14 Jan

Sometimes, we’re wrong. Sometimes we’re right. Sometimes we don’t know what we are. The lyrics of an old song. President Goodluck Jonathan sure seems to know what he did signing the petition against LGBT rights. Hours after signing the petition that considers all homosexual relations an offence punishable by 14 years imprisonment, there has been public outcry across the globe but Nigeria seems like she will not back down. A lot of Nigerians believe it’s a massive step in the right direction by the President who has been largely criticised for under-performance and perceived weakness and support for corruption. However, judging from public opinion of Nigerians, the President sure did it right this time. The international community however, especially the government of the US has criticised the move claiming it is an attack on fundamental human rights. Really, does this constitute an attack on fundamental human rights? You be the judge. This isn’t a news blog so you can allow Tito just air his opinions here. I’m a Nigerian and I don’t support Nigeria condoning LGBTs but that’s just me.


Posted by on 14/01/2014 in Uncategorized


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  1. pjessien2013

    20/01/2014 at 2:42 pm

    • Tito Toby

      20/01/2014 at 3:25 pm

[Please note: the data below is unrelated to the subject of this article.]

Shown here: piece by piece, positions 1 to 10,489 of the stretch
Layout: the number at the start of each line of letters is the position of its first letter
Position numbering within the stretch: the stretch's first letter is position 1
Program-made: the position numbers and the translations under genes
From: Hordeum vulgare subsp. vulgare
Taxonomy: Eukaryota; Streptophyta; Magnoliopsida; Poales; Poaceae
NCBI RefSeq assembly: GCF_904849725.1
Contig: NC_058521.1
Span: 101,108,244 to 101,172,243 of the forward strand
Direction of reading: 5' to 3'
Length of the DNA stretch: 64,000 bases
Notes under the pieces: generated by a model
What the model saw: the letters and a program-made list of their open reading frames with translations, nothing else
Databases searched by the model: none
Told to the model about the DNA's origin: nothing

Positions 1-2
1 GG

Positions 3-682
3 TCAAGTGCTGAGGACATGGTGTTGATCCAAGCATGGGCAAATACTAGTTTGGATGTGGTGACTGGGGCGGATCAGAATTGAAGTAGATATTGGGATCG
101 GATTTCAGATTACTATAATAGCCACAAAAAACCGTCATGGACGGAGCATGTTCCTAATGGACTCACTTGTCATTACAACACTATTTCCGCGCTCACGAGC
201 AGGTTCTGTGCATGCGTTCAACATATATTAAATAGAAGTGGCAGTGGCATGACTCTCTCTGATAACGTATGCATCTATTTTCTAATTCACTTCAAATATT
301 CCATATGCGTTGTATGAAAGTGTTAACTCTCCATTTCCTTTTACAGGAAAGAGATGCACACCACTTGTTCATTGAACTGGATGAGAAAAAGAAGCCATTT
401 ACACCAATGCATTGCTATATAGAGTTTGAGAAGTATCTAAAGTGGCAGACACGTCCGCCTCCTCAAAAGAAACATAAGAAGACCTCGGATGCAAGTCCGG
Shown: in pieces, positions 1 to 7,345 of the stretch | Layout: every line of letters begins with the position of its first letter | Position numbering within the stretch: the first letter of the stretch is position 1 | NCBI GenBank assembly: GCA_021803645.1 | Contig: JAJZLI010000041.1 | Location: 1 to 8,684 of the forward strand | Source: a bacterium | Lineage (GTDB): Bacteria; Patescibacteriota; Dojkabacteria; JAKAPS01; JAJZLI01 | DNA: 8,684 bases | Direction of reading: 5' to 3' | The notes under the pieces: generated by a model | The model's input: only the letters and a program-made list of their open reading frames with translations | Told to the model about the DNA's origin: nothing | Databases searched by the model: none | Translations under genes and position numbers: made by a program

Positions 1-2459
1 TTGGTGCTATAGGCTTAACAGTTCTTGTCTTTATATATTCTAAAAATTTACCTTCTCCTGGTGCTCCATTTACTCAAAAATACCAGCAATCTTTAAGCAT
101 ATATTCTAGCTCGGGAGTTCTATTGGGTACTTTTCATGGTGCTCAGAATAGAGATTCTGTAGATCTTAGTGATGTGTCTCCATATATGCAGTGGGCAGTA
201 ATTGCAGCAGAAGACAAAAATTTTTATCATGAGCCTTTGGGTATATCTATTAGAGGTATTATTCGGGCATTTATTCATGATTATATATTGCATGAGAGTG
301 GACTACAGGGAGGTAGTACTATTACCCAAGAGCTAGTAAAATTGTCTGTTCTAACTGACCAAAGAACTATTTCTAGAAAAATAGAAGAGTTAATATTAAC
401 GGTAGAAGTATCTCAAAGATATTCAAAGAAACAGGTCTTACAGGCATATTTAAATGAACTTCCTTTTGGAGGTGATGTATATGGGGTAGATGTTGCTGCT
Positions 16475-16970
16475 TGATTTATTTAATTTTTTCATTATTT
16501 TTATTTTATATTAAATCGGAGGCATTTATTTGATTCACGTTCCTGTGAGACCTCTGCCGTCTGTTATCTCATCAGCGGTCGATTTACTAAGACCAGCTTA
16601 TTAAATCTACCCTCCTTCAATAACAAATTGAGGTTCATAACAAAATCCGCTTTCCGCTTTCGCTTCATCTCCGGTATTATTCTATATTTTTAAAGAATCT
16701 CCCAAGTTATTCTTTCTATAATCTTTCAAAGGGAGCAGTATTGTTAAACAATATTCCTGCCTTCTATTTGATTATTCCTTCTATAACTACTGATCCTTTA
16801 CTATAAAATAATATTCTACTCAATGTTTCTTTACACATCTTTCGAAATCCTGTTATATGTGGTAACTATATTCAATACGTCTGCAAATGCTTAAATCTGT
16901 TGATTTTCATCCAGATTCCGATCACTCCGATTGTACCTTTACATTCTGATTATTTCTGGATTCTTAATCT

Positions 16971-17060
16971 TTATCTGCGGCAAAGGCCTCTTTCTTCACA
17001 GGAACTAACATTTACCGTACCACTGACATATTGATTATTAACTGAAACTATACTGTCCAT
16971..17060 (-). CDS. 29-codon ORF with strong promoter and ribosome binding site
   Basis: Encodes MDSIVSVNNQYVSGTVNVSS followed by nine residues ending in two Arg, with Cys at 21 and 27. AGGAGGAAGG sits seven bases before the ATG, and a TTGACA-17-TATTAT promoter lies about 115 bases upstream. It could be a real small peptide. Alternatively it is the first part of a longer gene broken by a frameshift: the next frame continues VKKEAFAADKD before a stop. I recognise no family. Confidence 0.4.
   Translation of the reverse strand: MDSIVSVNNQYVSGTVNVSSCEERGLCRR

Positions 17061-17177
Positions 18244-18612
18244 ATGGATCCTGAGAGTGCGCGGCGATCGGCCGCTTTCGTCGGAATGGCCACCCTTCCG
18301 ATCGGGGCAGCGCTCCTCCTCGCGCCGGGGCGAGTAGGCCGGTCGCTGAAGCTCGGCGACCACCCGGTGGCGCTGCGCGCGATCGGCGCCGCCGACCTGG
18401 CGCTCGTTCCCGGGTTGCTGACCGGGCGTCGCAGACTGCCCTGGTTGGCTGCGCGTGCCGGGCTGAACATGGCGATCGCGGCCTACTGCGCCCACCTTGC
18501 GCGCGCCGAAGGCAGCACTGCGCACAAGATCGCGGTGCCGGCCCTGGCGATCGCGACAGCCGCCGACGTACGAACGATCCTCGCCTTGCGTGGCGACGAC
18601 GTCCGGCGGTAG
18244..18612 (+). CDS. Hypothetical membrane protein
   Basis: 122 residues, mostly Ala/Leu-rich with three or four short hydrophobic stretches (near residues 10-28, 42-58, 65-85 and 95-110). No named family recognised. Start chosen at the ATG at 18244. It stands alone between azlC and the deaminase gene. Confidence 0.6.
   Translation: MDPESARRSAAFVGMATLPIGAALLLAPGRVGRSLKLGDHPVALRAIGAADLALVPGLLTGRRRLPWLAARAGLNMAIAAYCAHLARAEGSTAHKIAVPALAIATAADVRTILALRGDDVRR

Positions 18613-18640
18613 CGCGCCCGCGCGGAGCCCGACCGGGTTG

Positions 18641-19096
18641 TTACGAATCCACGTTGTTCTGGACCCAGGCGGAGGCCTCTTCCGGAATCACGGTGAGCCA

Yeah, it’s like doing the right thing at the wrong time. I agree that Nigeria really has more pressing issues at hand than discussing sexuality. That’s all what the senators think though; sexuality, child marriage and sorts….. but really I don’t think it will score them any cheap political points though Nigerians applaud the passing of the law. Any other Nigerian president as we’ve had so far will also pass that law.


      • pjessien2013

        20/01/2014 at 10:26 pm

        In an ideal society, yes, it wouldn’t score them any long-term points. But the timing as well as the state of the Nigerian society are practically just right. In one stroke, Jonathan has managed to erase much of the ill will that has been plaguing him lately – if the internet and my local community are anything to go on, the average Nigerian now sees him as some sort of Mandela – and has diverted the people’s (and the world’s) attention from the major issues that are plaguing the country at the time. Maybe the breather from public focus the PDP crisis will enjoy for these couple of weeks is intended for some behind-the-scenes patching up? If Jonathan were a brilliant tactician, he’d follow this up with some token commendable project or announcement, and bam – people’s favourite again.
        The crowd is a fickle thing.



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